The Magic of SRV Records




Some DNS record types are very common, including (but not limited to):

Record Type   Function
A             Maps domain name to IPv4 address
AAAA          Maps domain name to IPv6 address
CNAME         Maps one domain to another
NS            Defines a domain's name server
PTR           Maps an IP address to a domain name
MX            Defines a domain's mail exchanger
TXT           Returns some specified text content

Another DNS record type, one that's less-common/less-well-known is the SRV record. SRV records are defined in RFC 2782 from February 2000, co-authored by Farsight's very own Dr. Paul Vixie.

Overview / Review

SRV records are found at standardized names (_servicename._protocol.domain), and define both the port number and the domain name used by a service. For example, SRV records for some popular Google services look like:       86400 IN SRV   5 0 993  86400 IN SRV   5 0 587     86400 IN SRV   5 0 443

In this case, the port numbers are the "expected ones" for the respective services, but that may not always be true. SRV records allow sites to redefine services for delivery over an alternative port if that's locally necessary or desirable.

There may be multiple SRV records for a given service at a given domain. In that case, the priority values associated with the SRV record will be used to determine which record gets tried first. Lowest numeric values have the highest priority/get tried first. 900 IN SRV 5  0 5269 900 IN SRV 20 0 5269 900 IN SRV 20 0 5269 900 IN SRV 20 0 5269 900 IN SRV 20 0 5269

SRV records also have the ability to use weights (see RFC2782 at page 2 and at page 4). The original intent for the weight field is that if you had one machine that was three times as powerful as one of your other systems, you could reflect that in the SRV record weights, allowing those systems to be more efficiently utilized. In reality, as is often the case, all servers are interchangeable/equally powerful, and the weight field is just set to zero/isn't really used.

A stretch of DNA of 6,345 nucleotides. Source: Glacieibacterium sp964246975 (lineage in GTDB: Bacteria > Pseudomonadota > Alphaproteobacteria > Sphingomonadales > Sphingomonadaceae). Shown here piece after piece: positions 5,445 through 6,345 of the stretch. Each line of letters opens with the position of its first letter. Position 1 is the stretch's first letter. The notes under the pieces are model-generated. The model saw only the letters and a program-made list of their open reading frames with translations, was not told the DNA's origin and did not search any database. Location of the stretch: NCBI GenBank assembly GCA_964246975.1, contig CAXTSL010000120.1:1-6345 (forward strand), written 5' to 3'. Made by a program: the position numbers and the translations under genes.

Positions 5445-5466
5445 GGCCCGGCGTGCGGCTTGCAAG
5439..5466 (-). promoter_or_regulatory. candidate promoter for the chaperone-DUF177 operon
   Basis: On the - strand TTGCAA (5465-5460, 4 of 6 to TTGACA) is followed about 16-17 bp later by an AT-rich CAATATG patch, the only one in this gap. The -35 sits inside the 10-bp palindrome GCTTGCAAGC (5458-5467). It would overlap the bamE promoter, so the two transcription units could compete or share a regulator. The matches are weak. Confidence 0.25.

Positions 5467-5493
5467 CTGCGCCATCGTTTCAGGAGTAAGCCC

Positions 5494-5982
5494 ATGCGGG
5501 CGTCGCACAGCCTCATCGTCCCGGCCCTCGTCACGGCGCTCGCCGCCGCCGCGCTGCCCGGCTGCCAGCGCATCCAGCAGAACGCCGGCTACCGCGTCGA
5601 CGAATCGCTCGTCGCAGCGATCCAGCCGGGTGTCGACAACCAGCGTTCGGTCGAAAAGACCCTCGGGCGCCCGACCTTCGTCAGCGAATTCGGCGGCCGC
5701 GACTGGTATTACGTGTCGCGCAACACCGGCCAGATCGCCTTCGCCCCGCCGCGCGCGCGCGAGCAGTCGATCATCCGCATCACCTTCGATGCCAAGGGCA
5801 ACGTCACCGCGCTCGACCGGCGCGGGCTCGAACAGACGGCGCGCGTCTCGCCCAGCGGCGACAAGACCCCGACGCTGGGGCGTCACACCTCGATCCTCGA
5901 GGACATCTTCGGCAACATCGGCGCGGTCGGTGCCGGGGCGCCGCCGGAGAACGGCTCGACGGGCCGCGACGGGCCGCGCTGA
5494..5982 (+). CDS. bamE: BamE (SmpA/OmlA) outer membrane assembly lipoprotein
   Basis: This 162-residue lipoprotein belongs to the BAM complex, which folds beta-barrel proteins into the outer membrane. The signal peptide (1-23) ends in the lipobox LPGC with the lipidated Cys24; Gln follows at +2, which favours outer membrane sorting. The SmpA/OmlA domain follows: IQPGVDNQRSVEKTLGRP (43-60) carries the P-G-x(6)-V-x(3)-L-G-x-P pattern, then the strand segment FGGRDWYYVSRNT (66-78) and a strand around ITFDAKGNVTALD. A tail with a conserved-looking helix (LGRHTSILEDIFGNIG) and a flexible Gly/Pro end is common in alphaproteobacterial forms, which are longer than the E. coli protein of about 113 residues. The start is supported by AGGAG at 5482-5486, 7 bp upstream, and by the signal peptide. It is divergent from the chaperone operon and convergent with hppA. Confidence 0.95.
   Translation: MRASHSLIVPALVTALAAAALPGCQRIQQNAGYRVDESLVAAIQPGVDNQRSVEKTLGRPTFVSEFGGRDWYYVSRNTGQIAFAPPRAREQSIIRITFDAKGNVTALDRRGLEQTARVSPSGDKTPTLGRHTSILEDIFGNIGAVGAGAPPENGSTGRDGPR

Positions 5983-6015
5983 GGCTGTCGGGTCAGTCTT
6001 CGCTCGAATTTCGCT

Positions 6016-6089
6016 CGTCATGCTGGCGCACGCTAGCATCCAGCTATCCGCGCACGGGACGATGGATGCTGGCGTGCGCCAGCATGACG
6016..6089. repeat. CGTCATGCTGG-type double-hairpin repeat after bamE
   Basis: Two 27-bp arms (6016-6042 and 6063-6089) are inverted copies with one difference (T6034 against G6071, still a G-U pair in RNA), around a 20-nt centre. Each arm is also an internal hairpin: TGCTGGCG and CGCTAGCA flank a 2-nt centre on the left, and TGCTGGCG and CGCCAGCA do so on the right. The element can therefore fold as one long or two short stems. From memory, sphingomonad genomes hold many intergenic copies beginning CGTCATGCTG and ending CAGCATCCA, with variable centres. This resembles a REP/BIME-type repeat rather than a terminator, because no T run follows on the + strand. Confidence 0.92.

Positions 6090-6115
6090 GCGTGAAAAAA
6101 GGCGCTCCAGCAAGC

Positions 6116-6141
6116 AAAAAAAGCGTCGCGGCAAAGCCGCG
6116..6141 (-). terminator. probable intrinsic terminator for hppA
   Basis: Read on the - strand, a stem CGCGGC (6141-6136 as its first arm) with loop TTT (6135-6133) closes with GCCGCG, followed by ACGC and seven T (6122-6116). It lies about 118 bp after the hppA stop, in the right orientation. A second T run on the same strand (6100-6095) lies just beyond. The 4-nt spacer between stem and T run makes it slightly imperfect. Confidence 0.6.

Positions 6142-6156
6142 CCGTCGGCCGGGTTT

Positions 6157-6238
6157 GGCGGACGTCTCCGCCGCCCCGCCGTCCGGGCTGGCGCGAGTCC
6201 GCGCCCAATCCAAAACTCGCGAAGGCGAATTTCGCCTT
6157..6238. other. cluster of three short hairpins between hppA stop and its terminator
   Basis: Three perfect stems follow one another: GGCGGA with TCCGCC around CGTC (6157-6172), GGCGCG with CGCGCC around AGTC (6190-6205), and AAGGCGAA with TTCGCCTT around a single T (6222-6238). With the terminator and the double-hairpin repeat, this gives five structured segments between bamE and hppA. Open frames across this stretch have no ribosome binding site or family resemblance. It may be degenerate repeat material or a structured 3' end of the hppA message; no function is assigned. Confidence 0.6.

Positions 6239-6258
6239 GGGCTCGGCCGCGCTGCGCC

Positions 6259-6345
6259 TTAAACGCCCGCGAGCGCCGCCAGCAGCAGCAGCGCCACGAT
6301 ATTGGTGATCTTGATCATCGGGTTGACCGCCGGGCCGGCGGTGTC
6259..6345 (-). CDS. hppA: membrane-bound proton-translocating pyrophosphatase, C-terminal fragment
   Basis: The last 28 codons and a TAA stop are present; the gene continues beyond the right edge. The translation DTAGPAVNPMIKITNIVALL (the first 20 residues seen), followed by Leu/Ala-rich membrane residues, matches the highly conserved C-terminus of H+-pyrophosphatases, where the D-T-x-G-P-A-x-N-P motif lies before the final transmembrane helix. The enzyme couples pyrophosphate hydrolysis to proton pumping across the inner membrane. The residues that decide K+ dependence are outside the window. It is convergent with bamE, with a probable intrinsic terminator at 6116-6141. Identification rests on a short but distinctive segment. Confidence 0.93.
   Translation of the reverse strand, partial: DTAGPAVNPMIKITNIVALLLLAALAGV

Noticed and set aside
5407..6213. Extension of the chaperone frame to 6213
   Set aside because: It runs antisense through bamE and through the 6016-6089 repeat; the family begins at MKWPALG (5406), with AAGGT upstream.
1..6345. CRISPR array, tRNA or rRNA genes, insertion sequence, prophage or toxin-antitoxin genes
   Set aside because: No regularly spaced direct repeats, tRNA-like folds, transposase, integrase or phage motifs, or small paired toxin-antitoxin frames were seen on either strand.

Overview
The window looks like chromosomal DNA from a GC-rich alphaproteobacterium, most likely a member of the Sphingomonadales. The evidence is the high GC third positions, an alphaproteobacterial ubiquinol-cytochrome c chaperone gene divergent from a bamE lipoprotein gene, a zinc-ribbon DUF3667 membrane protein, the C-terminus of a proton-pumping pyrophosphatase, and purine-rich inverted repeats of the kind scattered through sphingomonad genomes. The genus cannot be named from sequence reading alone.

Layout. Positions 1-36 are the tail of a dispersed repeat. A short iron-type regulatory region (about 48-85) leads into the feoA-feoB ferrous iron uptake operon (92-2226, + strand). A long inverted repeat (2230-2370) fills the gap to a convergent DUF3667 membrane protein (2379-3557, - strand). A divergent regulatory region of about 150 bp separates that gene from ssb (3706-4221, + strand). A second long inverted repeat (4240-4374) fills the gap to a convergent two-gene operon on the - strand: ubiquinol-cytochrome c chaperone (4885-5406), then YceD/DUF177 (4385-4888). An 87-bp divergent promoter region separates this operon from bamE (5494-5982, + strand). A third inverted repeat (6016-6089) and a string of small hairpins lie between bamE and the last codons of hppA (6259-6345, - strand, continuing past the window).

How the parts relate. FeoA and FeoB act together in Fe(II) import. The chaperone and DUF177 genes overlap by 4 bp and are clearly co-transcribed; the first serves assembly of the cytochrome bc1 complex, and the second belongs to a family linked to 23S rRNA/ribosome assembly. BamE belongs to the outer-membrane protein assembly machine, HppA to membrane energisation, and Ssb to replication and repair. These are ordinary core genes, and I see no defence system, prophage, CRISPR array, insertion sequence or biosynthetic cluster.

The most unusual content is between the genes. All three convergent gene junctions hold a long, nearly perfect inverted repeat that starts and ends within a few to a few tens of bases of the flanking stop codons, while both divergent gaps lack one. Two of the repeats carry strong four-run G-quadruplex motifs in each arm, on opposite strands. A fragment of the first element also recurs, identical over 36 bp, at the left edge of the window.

Got A SRV Record? That's Really Just The First Step

It may be self-obvious, but mapping the domains mentioned in SRV records down to an actual IPv4 or actual IPv6 address will require additional processing. That is, after retrieving an SRV record, you need additional work to actually get an IP address. For example, uses a SRV record to point at, which we can then go on to resolve to:          79     IN   CNAME 254	IN   A 254	IN   A          252    IN   CNAME 127    IN   AAAA     2607:f8b0:400e:c04::6d

Occasional Confusion When SRV Records End Up Getting Used

Because most people don't even know that SRV records exist, it is common for there to be confusion if a site uses them.

If manually chasing SRV records with dig or similar tools, you need to explicitly ask to see the SRV records. For instance, if you discovered the name and attempted to resolve it, you'd see:

$ dig +short

You need to explicitly ask to be told about SRV records, instead:

$ dig +short SRV
5 0 5222

$ dig +short
$ dig +short AAAA

DNSDB Robustness

SRV is at the core of Farsight's robustness for uploads and site to site data transfer. The tool wrapsrv allows anyone to take a simple TCP host connection and enables an administrator to leverage SRV records to add opportunities to retry after failures. The wrapsrv tool is part of the sie-passivedns-sensor code.

Finding SRV Records in DNSDB

If you use DNSDB, many SRV records can be found. For example, if a user who has API access to DNSDB wanted to find Active Directory domain controllers, he could look for _ldap._tcp.pdc._msdcs.domain names with the command:

$ -l 1000000 -r _ldap._tcp.pdc._msdcs.\*/SRV > active-directory.txt

That command returns over 5,000 known Active Directory domain controllers from over 2,000 unique effective top level domains. If all those AD domain controllers are in fact Internet accessible, that would be a potential source of concern since many Microsoft users believe that it is "not a good idea" to expose AD domain controllers on public networks unless it is absolutely necessary.

Joe St Sauver, Ph.D. is a Scientist with Farsight Security, Inc.